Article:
Remembering Versailles at Hundred

The Synergia Foundation hosted its 62nd Round table to discuss the book, the Treaty of Versailles and the Remaking of the World--1919 -2019, authored by sisters Aloka Moulik Chatterjee and Achala M. Moulik

The Synergia Foundation hosted its 62nd Round table to discuss the book, the Treaty of Versailles and the Remaking of the World--1919 -2019, authored by sisters Aloka Moulik Chatterjee and Achala M. Moulik. Aloka specializes in international history and relations. Achala graduated in economics, international history and international law from University College, London. Achala Moulik joined the Indian Administrative Service where she served as Education Secretary, Government of India and Director General of the Archaeological Survey of India and was Chairman of the Bangalore Development Authority. The Russian Government awarded her the prestigious Pushkin Medal and the Yesenin Prize in recognition of her work on Russian history and culture. 

The authors were joined in discussion by Ambassador CV Raghavan, former UN officials J Gururaja and Shree Lakshmi Gururaja, Amitava Bannerjee, a former World Bank executive, and Uday Balakrishnan, a professor of political science at the Indian Institute of Science (IISc). 

The book commemorates the centenary of the end of the First World War and the ensuing Treaty of Versailles. The Treaty punished the vanquished nations of WW I, dismembering the Austro-Hungarian and German empires, and by the creation of new European nation-states. The non-Western world--Asia, Africa, Latin America did not acquire freedom. But the subterranean simmering of discontent and rebellion began in these lands. The authors have shown how the fragmentation of the Ottoman Empire carved out new Arab states without consideration for ethnic ground realities. The imperial progress of France and Britain continued. The United States preferred to remain aloof from the gathering storm.

The authors capture how Germany rose like a phoenix from the debris of defeat to in less than three decades, to be able to wage another war against the nations that defeated her. The authors narrate the tragic events in run-up to the Second World War. The ruinous Second World War was the result of many complex factors--Germany’s desire to dominate Europe, America’s desire to preserve her hegemony, Western European obsession to “contain” and undermine the formidable rising power of Soviet Russia, and to keep their colonial empires intact.

One aspect of the Treaty that was discussed extensively at the round table was how the injustice meted out at Germany, gave rise to a dictator, and how Russians suffered as the greatest victims of any war that took place in Europe. The Treaty was described by the authors as ‘suicidal’. It left Germany debilitated, gave way to the Second World War and came at a time when there was already considerable chaos in West Asia after the Sykes-Picot agreement.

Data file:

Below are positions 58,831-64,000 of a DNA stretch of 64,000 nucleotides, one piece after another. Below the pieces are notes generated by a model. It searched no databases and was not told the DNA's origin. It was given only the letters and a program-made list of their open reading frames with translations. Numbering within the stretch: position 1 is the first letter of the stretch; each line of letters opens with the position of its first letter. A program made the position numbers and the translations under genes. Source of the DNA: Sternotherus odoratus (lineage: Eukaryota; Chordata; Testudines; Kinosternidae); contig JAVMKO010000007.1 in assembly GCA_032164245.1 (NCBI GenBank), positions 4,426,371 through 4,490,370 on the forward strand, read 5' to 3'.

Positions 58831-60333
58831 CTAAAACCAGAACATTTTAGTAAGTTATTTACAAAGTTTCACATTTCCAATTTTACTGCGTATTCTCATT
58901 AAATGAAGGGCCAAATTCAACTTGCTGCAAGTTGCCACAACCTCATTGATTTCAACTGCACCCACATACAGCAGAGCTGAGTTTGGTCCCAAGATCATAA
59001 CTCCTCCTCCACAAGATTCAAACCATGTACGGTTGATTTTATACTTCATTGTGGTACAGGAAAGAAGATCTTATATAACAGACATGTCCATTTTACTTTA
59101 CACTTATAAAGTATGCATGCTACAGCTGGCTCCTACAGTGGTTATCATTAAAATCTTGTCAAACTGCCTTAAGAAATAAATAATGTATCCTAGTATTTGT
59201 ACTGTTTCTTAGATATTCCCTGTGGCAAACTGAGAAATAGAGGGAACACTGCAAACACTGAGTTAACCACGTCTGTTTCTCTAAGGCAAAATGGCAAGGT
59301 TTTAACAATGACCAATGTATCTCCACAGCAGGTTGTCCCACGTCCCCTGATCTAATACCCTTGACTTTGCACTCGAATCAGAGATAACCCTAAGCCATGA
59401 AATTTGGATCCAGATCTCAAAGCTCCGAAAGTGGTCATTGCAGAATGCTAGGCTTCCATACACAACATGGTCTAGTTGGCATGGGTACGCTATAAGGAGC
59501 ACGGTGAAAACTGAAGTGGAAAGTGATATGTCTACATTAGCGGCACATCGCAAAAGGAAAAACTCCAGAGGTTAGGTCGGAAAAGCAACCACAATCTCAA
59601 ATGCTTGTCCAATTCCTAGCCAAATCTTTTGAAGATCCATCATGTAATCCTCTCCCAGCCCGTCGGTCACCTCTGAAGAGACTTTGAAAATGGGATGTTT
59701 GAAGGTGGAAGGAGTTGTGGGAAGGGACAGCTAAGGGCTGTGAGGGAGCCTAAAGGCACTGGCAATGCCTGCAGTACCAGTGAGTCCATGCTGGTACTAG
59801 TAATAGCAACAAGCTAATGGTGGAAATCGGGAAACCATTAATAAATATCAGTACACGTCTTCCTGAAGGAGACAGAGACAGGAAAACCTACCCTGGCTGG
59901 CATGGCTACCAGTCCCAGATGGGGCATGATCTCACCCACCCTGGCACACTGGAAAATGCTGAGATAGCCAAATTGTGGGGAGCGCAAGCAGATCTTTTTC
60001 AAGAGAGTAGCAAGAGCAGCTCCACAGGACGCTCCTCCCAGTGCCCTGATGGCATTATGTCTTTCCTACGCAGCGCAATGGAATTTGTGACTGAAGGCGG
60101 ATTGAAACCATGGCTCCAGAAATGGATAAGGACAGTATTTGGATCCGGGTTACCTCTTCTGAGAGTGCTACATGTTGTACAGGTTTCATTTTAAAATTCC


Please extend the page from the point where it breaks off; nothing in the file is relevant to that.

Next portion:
The discussion, then steered towards a rights perspective, as it gave rise to the ideas of a right to self-determination. A lot of human rights agreements as we see today have their beginnings in the Treaty of Versailles. It was only post the Second World War that the Universal Declaration of Human Rights came into being. 

The Treaty was formulated by the US President Woodrow Wilson’s fourteen points which chart a route map for what global relations then on would be. Incidentally, the US never ratified the Treaty of Versailles, as its participation was not agreed to by the Senate. That apart, the Treaty was very western in its outlook, the division of states according to a western dictate was seen, leaving out the narratives of the rest of the world. 

Interestingly, at the time, India was a signatory of the Treaty of Versailles. The Maharaja of Bikaner represented India at the time. Countries that had no stake were also participating with the colonial masters to ratify the Treaty though they, themselves were not independent. The Treaty could very well have been understood as a political exercise to contain Germany. One cannot ignore the secret agreements that the British and French had negotiated with themselves and some other Mediterranean countries like Greece. India at the time was in the throes of its freedom movement and that very year in April, India had seen the brutal Jallianwala Bagh Massacre which intensified aggression towards its colonial rulers, who in a few months were drawing up a Treaty that only strengthened their hold over the colonized world. 

The Peace of 1945 completely and irrevocably changed the world. The United States and Soviet Russia emerged as superpowers with their extensive spheres of influence culminating the Cold War, which paradoxically preserved peace. As an exhausted Britain, France, Netherland, Belgium could no longer maintain their garrisons in their colonies; new sovereign states emerged to create a new world order.

In 2019, in the multilateral world, the rivalry for power and influence, garnering of valuable fuel resources, keeping alive the arms industry has created a new world of turmoil–whose outcome cannot be predicted.